Associate Professor of Management Alyssa Westring’s work-life balance classes attract students across the business management spectrum. “Students often tell me that they’ve decided to pursue a double major in their discipline and in management because they believe it’s equally important to understand the psychological aspects of business,” Westring says. “They realize they’re going to need soft skills in the workplace—the ability to address issues such as employee wellness and job satisfaction—and I love to be the person who says, ‘You can care about these things and about money!’”
A PhD in industrial/organizational psychology, Westring has seen her research garner increasing attention in recent years, thanks in part to the writings of Princeton professor emerita Anne-Marie Slaughter and Facebook COO and “Lean In” author Sheryl Sandberg. “When I started researching the topic, people were interested, but I had to bring the subject up. Now, however, if I even mention what I do, the discussion is off and running.”
Westring says that understanding values is a central aspect of both work-life balance and helping students to become future leaders.
“To be an effective leader, you not only need to know your values and act in alignment with them, but also be able to communicate them to others.”
To help her students gain greater facility in this area, Westring assigns personal audits, asking students to write down their values, track their time in 30-minute increments throughout the day and then see how their behavior aligns with their perceptions. “The goal is to encourage students to reflect, experiment and communicate,” says Westring. “I’ve found those are the key steps to making changes in one’s life.”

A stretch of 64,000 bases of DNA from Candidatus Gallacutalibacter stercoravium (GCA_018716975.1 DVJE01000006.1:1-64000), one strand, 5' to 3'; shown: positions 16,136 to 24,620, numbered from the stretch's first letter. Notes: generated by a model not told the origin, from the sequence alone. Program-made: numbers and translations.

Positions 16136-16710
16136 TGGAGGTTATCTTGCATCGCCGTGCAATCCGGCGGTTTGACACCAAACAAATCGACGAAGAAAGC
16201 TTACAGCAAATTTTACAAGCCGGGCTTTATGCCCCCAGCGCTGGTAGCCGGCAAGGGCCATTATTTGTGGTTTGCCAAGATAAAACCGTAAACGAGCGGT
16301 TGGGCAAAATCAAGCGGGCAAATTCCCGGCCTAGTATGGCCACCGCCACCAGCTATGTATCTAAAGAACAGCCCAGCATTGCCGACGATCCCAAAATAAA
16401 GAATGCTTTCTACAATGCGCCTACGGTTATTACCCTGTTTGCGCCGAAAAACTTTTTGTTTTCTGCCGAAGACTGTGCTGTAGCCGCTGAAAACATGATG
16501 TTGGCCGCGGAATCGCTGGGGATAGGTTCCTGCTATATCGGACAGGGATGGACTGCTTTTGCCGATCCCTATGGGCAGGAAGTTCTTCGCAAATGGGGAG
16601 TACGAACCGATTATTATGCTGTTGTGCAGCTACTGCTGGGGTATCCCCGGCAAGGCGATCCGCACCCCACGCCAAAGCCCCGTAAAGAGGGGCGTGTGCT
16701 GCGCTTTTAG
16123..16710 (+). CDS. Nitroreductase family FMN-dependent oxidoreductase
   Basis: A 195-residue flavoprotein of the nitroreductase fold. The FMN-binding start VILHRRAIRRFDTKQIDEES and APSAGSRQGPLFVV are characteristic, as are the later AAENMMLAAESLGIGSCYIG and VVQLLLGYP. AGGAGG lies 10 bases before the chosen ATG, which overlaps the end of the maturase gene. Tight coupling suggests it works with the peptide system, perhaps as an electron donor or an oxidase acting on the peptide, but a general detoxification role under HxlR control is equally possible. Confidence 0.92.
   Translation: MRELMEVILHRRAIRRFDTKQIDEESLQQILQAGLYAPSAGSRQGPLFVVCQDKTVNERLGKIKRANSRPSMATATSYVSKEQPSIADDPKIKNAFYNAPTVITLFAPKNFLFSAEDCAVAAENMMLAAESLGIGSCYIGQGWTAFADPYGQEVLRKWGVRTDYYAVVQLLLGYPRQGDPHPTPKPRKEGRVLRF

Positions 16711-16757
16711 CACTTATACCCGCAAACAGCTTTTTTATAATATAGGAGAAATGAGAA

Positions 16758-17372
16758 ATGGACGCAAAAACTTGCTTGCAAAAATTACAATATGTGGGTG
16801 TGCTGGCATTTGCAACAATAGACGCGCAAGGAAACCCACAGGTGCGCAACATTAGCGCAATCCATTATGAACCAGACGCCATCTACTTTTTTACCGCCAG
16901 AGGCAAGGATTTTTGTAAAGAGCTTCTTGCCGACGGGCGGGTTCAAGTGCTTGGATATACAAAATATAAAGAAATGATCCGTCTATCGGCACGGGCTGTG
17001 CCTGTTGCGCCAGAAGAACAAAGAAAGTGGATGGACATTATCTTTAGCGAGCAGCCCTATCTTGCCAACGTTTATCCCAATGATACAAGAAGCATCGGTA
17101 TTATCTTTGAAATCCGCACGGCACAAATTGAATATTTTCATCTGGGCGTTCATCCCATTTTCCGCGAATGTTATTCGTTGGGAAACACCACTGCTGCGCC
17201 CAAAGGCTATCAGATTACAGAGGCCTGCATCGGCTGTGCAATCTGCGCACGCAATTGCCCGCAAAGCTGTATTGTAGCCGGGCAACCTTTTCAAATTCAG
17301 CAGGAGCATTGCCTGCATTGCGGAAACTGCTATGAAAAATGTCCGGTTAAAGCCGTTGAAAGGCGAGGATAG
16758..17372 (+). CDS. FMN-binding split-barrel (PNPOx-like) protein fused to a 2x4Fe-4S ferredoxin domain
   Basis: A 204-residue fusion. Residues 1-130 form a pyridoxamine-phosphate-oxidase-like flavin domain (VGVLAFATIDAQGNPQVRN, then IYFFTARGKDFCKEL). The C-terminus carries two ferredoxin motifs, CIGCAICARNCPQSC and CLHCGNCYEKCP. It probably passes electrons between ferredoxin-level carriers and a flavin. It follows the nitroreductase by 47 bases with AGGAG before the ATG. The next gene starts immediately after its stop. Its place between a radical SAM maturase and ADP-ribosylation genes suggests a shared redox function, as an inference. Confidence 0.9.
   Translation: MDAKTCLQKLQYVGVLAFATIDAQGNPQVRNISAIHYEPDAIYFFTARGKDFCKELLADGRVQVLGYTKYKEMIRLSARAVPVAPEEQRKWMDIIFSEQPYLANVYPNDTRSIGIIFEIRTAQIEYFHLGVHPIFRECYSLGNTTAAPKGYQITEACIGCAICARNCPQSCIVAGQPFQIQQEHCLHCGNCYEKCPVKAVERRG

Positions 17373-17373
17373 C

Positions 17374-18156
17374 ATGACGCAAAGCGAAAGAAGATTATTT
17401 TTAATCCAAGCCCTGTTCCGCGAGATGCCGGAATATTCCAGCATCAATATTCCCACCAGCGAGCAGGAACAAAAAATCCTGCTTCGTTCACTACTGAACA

Westring is also committed to sharing her findings with a wider audience, both scholarly and populist. She writes for the Harvard Business Review as well as for the Huffington Post and Inside Higher Ed. And since September 2015, she and Elizabeth Boyd, an assistant professor of management at Kennesaw State University, have co-hosted a podcast, Ph.SHE, discussing women, careers and work-life balance issues from the perspective of working wives and mothers as well as PhDs conducting research in this area.
“Our goal is to add an academic perspective to a discussion in which many people feel free to voice their opinions,” says Westring. “I’m always trying to demonstrate to people that the principles I’m exploring are equally applicable in one’s personal and professional life.”